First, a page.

The main legal risks arise in relation to:

  • data privacy (see below) and
  • employees with more than two year’s continuous employment, who could claim unfair dismissal if they were to be dismissed for refusing to comply with an employer’s order to submit to testing. It would then be for an Employment Tribunal to assess the reasonableness of the employer’s decision to dismiss. Given that the tests are not infallible in terms of identifying positive cases, employers may struggle to show that testing needed to be mandated as part of their risk assessment. This is particularly the case since testing does not allow the removal or relaxation of other Covid-19 secure workplace measures.

In contrast to the position with a mandatory vaccination policy, it is unlikely that an employee would be able to claim that blanket mandatory workplace testing would be discriminatory. There are few, if any, valid religious objections or medical conditions preventing testing that are capable of amounting to a disability.

The government recommends that workplace testing should be voluntary and sit alongside other safety measures such as social distancing. There may also be benefits from an “information and encouragement” route of strongly urging employees to embrace testing, rather than making it mandatory. Offering incentives is also less of a risk than for vaccination, given the risk of a genuine discrimination claim is extremely low in relation to testing.

As the pandemic continues to evolve, it is possible that the answer to this question may change particularly in cases where an employee has refused both vaccination and testing. As offices reopen, it may be possible for employers to insist on an employee’s participation in workplace testing as a condition of returning the office, with those who do not wish to participate being asked to continue working from home.

Can we insist on taking electronic temperature readings at entry points?

Data protection law allows employers to process some health information for the purposes of complying with health and safety duties and their duty of care towards staff, but again this needs to be both necessary and proportionate – the employer’s assessment of this is crucial.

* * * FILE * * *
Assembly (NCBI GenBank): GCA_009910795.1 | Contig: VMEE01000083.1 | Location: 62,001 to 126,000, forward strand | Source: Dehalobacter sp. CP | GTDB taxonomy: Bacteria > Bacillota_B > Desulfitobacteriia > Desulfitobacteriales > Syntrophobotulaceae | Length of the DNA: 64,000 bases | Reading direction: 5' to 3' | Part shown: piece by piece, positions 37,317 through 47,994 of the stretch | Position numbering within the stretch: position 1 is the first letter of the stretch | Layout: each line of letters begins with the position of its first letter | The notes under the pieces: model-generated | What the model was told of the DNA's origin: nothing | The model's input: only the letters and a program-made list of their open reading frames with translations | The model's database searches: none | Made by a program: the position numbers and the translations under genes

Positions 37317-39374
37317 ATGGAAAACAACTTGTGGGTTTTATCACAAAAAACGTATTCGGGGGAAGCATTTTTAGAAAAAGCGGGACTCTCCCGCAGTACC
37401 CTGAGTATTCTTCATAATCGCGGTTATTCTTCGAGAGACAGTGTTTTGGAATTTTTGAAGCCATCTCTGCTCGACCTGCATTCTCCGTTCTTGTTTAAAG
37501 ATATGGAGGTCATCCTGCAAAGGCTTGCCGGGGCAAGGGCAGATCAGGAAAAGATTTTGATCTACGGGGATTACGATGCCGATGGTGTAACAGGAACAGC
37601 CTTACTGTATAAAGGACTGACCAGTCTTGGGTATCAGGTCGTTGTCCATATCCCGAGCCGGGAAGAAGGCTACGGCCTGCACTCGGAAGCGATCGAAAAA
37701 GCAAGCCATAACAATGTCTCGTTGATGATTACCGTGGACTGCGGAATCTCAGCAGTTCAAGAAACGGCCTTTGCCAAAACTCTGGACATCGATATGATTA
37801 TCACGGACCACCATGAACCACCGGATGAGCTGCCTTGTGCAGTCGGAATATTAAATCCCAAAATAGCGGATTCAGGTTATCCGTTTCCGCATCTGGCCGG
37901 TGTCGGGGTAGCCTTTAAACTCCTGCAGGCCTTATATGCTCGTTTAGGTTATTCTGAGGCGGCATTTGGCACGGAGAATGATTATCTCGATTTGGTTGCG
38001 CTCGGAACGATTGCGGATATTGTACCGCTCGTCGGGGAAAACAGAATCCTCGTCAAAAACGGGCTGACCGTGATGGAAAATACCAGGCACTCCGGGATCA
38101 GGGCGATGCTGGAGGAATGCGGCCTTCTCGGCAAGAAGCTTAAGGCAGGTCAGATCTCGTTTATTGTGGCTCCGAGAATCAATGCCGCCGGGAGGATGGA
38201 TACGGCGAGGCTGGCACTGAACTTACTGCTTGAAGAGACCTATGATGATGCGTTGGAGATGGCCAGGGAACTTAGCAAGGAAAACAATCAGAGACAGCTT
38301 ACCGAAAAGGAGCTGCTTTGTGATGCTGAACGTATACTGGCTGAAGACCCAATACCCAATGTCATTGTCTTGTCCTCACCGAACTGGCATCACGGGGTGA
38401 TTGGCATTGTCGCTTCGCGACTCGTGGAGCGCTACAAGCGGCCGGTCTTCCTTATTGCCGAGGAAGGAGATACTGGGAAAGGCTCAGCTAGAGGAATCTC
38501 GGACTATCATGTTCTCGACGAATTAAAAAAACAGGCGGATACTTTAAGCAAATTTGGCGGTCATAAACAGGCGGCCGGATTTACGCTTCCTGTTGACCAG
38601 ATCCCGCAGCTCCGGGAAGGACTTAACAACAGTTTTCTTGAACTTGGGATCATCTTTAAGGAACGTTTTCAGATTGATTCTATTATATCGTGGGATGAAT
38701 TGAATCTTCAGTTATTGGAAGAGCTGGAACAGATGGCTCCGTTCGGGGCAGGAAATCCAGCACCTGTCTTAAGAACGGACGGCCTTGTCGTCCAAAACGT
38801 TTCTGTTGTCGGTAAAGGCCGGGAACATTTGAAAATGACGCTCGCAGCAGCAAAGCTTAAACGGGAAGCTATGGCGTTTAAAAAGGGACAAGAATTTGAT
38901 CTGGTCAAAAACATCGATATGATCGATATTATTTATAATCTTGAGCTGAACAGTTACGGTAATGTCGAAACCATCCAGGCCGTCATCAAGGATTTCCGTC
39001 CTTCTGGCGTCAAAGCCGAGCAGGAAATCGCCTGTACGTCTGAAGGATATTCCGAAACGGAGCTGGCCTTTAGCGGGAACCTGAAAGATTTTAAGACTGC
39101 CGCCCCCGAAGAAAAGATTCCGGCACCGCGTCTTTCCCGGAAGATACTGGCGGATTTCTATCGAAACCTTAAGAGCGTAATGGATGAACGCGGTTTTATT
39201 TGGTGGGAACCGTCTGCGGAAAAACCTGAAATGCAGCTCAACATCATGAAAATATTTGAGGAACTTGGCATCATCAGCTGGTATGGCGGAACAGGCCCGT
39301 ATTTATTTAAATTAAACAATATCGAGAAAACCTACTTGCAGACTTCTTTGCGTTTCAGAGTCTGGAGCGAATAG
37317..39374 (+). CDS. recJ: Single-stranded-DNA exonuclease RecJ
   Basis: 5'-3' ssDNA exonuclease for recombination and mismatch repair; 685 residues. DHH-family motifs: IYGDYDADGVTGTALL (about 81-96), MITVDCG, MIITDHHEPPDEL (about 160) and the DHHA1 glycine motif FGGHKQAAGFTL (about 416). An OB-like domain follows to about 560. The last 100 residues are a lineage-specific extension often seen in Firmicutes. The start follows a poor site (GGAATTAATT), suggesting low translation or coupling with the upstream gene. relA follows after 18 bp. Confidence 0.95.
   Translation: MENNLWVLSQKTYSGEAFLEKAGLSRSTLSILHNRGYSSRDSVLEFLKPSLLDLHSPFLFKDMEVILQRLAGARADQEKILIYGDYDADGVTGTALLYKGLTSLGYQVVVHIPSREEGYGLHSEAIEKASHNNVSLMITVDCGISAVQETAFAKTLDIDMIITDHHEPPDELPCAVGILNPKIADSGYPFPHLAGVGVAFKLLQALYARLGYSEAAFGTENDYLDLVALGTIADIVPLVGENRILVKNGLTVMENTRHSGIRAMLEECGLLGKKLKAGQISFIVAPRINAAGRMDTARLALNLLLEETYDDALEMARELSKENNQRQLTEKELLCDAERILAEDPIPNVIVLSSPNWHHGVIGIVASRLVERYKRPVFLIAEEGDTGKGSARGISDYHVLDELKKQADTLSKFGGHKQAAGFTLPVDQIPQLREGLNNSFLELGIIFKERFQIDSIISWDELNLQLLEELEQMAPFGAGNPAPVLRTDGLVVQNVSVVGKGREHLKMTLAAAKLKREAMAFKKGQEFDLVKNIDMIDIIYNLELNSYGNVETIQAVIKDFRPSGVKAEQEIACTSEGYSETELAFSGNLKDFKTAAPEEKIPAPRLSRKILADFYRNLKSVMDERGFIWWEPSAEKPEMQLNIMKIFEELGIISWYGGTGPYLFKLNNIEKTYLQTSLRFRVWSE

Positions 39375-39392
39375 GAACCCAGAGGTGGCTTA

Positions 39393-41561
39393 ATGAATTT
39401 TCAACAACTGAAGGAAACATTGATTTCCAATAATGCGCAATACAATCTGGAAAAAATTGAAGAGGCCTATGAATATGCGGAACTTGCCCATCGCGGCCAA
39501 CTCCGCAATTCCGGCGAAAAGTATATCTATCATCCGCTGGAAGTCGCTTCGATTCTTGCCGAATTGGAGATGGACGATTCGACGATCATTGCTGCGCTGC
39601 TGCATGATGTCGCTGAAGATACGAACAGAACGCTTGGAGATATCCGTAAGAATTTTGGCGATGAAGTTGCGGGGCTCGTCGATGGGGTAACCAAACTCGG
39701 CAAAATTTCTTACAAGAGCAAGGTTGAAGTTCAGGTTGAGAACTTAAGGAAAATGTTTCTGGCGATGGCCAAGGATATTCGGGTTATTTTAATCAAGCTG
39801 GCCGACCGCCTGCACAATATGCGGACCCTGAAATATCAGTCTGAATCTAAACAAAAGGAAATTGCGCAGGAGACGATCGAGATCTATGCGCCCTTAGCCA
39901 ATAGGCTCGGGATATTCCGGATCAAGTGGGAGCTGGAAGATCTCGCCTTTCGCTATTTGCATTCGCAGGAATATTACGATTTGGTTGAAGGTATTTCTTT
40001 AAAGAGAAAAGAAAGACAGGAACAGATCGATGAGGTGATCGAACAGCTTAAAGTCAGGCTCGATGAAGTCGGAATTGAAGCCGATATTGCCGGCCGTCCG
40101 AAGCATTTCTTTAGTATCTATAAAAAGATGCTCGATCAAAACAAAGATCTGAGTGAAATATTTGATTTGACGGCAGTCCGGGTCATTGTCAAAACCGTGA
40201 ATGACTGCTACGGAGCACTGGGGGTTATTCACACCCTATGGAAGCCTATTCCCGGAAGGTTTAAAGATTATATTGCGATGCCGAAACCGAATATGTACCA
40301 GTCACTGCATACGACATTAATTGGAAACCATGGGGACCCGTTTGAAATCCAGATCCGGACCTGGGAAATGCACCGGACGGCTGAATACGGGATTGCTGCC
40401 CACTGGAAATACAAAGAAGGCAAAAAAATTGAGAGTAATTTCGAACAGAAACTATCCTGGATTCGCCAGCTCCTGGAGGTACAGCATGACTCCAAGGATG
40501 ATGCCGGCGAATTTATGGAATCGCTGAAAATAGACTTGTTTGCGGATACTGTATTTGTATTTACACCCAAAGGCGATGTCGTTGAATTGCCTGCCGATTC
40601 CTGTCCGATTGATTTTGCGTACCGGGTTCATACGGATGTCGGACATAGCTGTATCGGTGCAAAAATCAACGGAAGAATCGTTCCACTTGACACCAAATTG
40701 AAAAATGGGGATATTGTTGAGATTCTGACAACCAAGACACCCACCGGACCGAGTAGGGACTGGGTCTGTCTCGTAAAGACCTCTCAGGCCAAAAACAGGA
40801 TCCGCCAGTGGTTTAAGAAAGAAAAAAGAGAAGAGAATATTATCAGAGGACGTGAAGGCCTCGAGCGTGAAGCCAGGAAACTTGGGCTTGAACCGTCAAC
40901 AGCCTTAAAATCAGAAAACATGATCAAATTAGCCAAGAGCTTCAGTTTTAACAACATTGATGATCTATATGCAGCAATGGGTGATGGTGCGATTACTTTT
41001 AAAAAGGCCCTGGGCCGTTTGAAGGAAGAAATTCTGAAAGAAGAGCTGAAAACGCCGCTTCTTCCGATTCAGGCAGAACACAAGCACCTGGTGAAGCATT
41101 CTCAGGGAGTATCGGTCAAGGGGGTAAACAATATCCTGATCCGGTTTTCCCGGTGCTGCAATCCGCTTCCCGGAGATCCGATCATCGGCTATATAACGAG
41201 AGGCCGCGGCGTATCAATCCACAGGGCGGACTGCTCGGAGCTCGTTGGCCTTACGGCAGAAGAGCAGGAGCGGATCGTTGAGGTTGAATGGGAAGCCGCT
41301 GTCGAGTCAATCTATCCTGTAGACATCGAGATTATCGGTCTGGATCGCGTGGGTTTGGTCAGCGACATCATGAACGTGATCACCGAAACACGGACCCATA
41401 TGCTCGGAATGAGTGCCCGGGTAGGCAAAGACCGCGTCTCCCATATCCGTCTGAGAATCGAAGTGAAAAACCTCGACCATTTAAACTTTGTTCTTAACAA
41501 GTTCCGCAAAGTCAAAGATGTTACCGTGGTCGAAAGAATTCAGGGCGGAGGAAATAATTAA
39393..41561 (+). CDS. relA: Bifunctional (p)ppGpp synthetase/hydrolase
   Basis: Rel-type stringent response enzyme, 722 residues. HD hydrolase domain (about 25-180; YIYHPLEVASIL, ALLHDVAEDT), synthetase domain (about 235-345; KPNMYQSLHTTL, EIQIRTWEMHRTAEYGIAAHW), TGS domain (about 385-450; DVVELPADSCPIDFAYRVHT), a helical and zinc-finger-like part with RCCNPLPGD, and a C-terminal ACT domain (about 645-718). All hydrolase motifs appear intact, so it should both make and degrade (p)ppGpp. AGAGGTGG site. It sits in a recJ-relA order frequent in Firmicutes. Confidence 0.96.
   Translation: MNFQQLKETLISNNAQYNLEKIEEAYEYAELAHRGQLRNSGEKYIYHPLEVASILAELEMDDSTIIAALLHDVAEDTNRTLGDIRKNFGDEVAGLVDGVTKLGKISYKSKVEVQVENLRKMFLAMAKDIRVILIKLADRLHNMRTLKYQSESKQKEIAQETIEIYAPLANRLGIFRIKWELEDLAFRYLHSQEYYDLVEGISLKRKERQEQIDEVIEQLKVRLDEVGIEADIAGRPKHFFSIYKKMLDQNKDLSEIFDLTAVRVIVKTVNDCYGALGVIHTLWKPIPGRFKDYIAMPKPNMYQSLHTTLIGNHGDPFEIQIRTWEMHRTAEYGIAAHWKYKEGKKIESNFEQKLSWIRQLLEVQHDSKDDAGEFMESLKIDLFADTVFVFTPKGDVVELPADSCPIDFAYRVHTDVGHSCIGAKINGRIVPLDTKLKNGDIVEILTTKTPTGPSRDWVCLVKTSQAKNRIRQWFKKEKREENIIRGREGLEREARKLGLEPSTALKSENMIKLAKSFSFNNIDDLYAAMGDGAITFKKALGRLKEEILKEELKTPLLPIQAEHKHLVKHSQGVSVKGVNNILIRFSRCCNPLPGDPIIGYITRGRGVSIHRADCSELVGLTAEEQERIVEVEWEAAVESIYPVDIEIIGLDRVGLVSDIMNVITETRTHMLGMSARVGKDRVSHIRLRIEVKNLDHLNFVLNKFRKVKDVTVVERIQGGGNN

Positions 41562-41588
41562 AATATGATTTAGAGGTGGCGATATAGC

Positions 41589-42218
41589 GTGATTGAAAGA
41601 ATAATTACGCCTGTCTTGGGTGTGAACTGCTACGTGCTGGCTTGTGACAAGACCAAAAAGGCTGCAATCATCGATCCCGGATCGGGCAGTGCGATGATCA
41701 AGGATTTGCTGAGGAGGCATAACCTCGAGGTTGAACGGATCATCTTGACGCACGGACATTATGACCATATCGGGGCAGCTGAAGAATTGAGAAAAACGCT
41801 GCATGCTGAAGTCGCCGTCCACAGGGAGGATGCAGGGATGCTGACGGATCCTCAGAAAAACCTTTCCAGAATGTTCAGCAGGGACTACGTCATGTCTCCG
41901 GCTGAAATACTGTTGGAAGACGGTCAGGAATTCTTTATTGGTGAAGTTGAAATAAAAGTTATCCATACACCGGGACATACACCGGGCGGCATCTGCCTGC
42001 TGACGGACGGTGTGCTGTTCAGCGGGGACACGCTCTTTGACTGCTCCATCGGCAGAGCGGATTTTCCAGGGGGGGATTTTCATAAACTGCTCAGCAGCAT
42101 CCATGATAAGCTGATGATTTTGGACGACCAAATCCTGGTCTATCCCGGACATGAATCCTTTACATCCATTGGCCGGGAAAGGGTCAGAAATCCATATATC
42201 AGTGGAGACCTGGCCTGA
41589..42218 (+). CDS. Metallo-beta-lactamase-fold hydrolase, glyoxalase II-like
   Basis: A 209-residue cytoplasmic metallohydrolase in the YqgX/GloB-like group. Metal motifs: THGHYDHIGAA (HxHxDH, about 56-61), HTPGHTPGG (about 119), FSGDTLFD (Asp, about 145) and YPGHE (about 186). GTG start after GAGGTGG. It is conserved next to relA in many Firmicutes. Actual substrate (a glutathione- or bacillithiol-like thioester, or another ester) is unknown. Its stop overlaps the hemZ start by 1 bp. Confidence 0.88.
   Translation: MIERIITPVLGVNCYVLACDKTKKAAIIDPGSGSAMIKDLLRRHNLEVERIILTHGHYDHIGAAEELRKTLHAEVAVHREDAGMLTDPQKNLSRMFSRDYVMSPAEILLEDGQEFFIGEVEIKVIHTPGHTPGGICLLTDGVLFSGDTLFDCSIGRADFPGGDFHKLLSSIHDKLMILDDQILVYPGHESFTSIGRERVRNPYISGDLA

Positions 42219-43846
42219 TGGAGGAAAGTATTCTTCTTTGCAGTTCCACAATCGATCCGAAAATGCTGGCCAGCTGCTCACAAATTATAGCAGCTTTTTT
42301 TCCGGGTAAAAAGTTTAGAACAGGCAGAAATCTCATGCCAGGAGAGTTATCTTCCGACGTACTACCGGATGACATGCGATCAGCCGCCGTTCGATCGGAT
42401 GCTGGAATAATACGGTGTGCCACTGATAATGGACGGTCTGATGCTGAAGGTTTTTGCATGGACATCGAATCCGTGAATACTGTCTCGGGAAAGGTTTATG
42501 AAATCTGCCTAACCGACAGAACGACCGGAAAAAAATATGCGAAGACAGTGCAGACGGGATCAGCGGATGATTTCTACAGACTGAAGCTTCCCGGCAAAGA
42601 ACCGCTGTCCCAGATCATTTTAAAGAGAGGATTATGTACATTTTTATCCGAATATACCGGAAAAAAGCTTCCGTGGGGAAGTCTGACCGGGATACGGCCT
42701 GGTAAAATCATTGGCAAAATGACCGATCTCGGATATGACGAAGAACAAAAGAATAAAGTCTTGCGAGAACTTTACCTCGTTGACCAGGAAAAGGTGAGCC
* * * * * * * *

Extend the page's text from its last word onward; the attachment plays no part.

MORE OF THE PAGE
In some workplaces, temperature testing may be necessary and proportionate, while in others it might not be if there are less invasive measures that would be adequate. These might include requesting that people take their own temperature before attending work, giving clear guidance about when not to come in, and implementing rigorous health and safety practices. If temperature testing is necessary, consider the way in which it takes place – a discreet device at the entrance which turns away people with a high temperature is much more proportionate than an employer taking a daily record of each employee’s temperature.

Do we need to amend any of our sickness policies?

Employers who want to encourage high levels of testing may need to consider if their sickness policies could discourage employees from coming forward for fear of a positive result.

Employees who test positive through asymptomatic testing may not fall within your company sick pay policy as they are not actually absent through illness. Some companies may have already amended their policies to cover coronavirus self-isolation (including situations for household members testing positive), but it is a necessary consideration for businesses who haven’t done so and want to introduce workplace testing.

An employee may be entitled to statutory sick pay (SSP) if they earn at least £120 a week. This is currently £95.85 per week, although some organisations may offer enhanced sick pay above SSP levels. SSP is paid from the first qualifying day (a day they are meant to be in work) for those who are off sick or self-isolating due to coronavirus, provided they are off for at least four days in a row.

For organisations offering SSP only, staff may be reluctant to attend for voluntary testing if a positive result means receiving only SSP whilst they are self-isolating. However, some employees may also be eligible for a one-off payment of £500 from the Test and Trace Support Payment Scheme.